Start small

Making it home for dinner five days a week may be too tall an order. Put it in your to-do list for three days and work your way up. Better to succeed at three, than fail at five. The most important principle? Don’t give up when you do fail. Treat dinner like any other goal — when you hit it, celebrate. And when you miss, try again right away.

 


Paul Attia, Lawyer, Family MattersPaul Attia is a husband, father of four, business-owner and assistant Crown attorney in Toronto.

 

 

 


Top photo from Beatrice Murch

Judge Foodie: Carbon Copy

Carbon Bar
99 Queen St. E. | 416.947.7000 | thecarbonbar.ca


Carbon Bar, the funkier, rowdier little brother of staid Nota Bene, has just opened, and it’s spectacular. Located on the edge of the downtown core in the building that housed CityTV’s first studio, it has been renovated into a two-storey space showcasing exposed brick and massive girders. On one wall there’s a glowing Baby Blue sign, a tribute to the Baby Blue Movies, CityTV’s softcore porn movies that aired after midnight in the ‘70s and scandalized Toronto. If you want to impress clients with good food and bit of Toronto history, Carbon is your place.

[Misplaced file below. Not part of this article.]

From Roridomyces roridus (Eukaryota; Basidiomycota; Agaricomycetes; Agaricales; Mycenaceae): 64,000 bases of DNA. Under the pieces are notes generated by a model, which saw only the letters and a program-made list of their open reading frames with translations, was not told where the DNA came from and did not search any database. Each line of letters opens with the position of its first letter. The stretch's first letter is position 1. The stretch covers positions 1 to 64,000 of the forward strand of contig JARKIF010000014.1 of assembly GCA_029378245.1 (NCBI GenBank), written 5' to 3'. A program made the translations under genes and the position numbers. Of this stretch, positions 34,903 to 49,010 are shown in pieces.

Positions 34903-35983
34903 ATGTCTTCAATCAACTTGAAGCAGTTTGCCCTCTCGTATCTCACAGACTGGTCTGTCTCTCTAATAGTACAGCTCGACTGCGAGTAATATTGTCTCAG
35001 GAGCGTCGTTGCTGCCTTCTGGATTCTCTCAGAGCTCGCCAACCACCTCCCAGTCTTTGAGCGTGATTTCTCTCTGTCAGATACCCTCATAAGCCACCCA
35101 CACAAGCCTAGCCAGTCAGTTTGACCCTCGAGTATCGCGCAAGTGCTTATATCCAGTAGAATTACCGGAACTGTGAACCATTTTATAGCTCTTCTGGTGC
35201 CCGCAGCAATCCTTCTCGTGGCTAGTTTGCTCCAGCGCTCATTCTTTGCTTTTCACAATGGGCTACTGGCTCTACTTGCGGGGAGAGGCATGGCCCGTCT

The menu is best described as blend of Southern, Latin American and Texan contemporary cuisine. The star of the menu is wood-fired meat, but Carbon also has a more-than-adequate selection of interesting vegetarian/pescatarian options (for instance, octopus and lobster gumbo ($22), wild mushroom n’ grits ($19))

The wine list is solid but not extensive, and wines are grouped into three categories to keep it simple: $39, $59 and $79. Cocktails tend to be bourbon- or tequila-based, as per the current fashion, and are kept interesting by an adventurous bar staff with access to unusual ingredients.

My dining companion and I sit at the bar, and some of Carbon’s start-up pangs are apparent. While the proprietors have sensibly hired experienced staff, they haven’t yet settled into their routines.  For instance, things don’t yet have “a place” and we were amused as a bartender would reach for garnishes only to find that another bartender felt they should live elsewhere.